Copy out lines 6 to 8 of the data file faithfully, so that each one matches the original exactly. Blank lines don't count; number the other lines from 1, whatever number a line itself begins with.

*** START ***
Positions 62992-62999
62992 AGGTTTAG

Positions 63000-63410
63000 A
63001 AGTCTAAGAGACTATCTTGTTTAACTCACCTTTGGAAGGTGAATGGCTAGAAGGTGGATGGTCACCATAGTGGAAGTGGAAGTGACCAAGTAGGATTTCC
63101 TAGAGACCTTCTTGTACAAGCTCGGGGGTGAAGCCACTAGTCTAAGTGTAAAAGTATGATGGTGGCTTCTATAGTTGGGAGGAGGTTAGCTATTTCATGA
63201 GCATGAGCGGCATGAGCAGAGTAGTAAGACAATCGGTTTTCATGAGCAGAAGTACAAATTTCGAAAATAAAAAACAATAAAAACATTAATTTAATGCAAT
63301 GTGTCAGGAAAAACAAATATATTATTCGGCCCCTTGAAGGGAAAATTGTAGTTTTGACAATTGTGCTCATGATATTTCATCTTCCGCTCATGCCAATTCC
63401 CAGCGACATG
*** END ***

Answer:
63101 TAGAGACCTTCTTGTACAAGCTCGGGGGTGAAGCCACTAGTCTAAGTGTAAAAGTATGATGGTGGCTTCTATAGTTGGGAGGAGGTTAGCTATTTCATGA
63201 GCATGAGCGGCATGAGCAGAGTAGTAAGACAATCGGTTTTCATGAGCAGAAGTACAAATTTCGAAAATAAAAAACAATAAAAACATTAATTTAATGCAAT
63301 GTGTCAGGAAAAACAAATATATTATTCGGCCCCTTGAAGGGAAAATTGTAGTTTTGACAATTGTGCTCATGATATTTCATCTTCCGCTCATGCCAATTCC